Whitegrass by Sam Aisbett

Whitegrass – exterior

I love how modern Australian has evolved over time to be an all-encompassing cuisine that embraces the country’s melting pot of cultures; how it integrates pristine Australian ingredients with distinct Asian nuances; and how chefs have the liberty to juxtapose just about any other ingredients, make the cuisine their own and still call it mod. Oz.
So it was with no preconceived notions that I visited the wondrously decorated Whitegrass at Chijmes where Australian chef-owner and former Quay head chef, Sam Aisbett, calls home.
Whitegrass- interior
Like a real home, the 70-seater bluish-green Takenouchi Webb-designed space comes with several distinct spaces – a “blue” main dining room with a feature wall of hand-painted mural depicting Aisbett’s nature-seeking mind; this adjoins to a “green” dining room on the left, a circular “pink” dining room to the north and a spacious marble-topped kitchen to the right.
A quick word about the service staff, they work the floor with a polite but polished air much like in a fine dining restaurant although you will not find any starched table linens here. Best of all,
they know the two menus here like the back of their hands
Yes, there are only two tasting menus (5 courses for S$170++; 8 courses for S$265++) at Whitegrass and no a la carte. The courses are well paced, the dishes highly original and the assembly of multiple ingredients / flavours curiously experimental.
Alaskan King crab
Take the crab-inspired course (from the 8-course menu) – Alaskan King crab slices arrive with silken tofu in a not-at-all spicy chilli crab consommé flecked with junsai and tapioca pearls. The layering of textures in a savoury, crustacean-based broth is riveting even if the consommé in no way comes close to Singapore’s famed chilli crab dish. Paired with an XO sauce-flavoured Sri Lankan crab brix pastry with nori, this course wins raves for originality, tip-top execution and ethereal textural play. (4.25/5)
Mangalica pork
The slow-cooked Mangalica pork cheek (available in both menus) is another standout. Not one to adopt a minimalist approach with plating, Aisbett fields the fork-tender pork with cubes of perfectly chewy Jade Tiger abalone and a riot of crunchy vegetables – including fermented cabbage, fiddlehead fern, lotus stem and baby radish – in a shallow pool of pork broth-enriched dashi with creamy turnip puree. Again, the play on textures comes to the fore without pushing the organic flavours of the ingredients to the backseat. (4.25/5)
Butter-poached quail
The momentum sustains with the plump butter-poached quail breast (also from the 8-course menu). In an interesting show of deftness with local ingredients, Aisbett serves the bird with yet another ethereal textural play of chopped century egg white, toasted nuts and seeds, piquant black garlic puree and shards of roasted milk skin. The use of gelatinous century egg white may invite stinging reviews from naysayers but it works marvelously in my book. (4.25/5)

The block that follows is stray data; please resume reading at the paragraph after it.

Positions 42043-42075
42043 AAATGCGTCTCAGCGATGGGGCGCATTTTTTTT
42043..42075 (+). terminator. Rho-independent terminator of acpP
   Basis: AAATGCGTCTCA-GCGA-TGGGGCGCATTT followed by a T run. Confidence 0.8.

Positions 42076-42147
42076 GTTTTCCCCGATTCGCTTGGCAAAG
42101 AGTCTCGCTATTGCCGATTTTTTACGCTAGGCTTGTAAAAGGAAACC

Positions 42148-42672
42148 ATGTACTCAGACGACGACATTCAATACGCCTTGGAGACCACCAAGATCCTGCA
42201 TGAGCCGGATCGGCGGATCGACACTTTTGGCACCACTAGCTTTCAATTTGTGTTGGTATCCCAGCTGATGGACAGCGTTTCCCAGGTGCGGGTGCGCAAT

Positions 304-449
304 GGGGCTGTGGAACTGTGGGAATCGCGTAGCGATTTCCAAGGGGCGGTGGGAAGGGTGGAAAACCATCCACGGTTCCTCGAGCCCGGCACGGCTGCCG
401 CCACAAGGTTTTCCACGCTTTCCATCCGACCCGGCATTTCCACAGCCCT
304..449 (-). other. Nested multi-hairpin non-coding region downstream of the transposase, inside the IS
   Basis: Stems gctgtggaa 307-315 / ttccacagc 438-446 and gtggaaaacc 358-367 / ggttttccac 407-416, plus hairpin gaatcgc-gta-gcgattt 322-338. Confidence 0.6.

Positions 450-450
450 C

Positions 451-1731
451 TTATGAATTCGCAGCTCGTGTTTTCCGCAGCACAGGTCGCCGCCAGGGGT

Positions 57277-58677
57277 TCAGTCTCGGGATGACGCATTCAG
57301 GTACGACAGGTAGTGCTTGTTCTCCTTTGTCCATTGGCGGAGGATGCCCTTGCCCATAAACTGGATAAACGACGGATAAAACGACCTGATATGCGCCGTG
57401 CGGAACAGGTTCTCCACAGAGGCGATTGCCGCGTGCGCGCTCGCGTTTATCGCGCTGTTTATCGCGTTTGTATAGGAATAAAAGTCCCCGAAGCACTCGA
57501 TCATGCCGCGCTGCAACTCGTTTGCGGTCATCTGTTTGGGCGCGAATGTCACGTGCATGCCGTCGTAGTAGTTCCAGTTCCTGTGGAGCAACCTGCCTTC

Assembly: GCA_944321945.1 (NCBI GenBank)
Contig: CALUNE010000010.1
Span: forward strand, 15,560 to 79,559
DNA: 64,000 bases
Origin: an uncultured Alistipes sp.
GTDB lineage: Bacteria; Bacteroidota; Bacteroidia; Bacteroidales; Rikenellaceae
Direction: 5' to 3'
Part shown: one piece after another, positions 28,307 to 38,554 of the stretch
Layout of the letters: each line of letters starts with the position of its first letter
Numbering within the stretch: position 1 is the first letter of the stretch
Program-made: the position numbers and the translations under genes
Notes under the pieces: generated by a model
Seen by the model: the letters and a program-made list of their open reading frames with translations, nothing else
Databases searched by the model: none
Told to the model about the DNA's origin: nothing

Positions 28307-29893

But there are moments when the juxtaposition overwhelms you.
Cape Grim grass-fed beef

 

The fillet of Cape Grim grass beef from both the 5 and 8-course menus is a case in point. It arrives with an enthusiastic mound of toppings that range from beef tendon, beef tongue, fermented shitake mushroom, pickled Chinese artichoke and samphire (an Australian succulent) that, in my humble opinion, detracts from the sheer glory of the red meat. That said, the red meat is not the glorious meat with “pure beef flavour” one expects. (3.5/5)
Hokkaido scallops
Or the Hokkaido scallops dish, which shows potential if the produce is given a greater opportunity to shine. Lightly marinated in Chardonnay vinegar and white soy, the scallops rest on a bed of refreshing fresh cultured cream with subtly sweet fennel jam. It’s a brilliant spread but it does not stop there. The shellfish arrives with an avalanche of ingredients – including folds of pickled honeydew, Australian emu apple, chrysanthemum petals, sliced pistachio nuts and little daikon cones packed with caviar – that it becomes quite difficult to taste the brilliance of the scallops. (3.75/5)
On the whole, Whitegrass’ tasting menus demonstrate Aisbett’s flair at creating textures through the marriage of a multitude of disparate ingredients. Even if the results are mostly successful, I do think some ingredients deserve a quieter presence.
“Black gold”
Aisbett answers that prayer by fielding a singular chocolate dessert completely smothered in chocolate gel. Now, even for a non-chocolate lover like me, this dark chocolate-based sweet, titled “black gold”, is a sheer work of art. Absolutely delicious. (4.25/5)
#01-26/27 Chijmes, 30 Victoria St, Singapore 187 996 |+65 6837 0402 | whitegrass.com.sg
© Evelyn Chen 2013
Please note that the reviews published on this blog are sometimes hosted. I am under no obligation to review every restaurant I’ve visited. If I do, the reviews are 100% my own.

 

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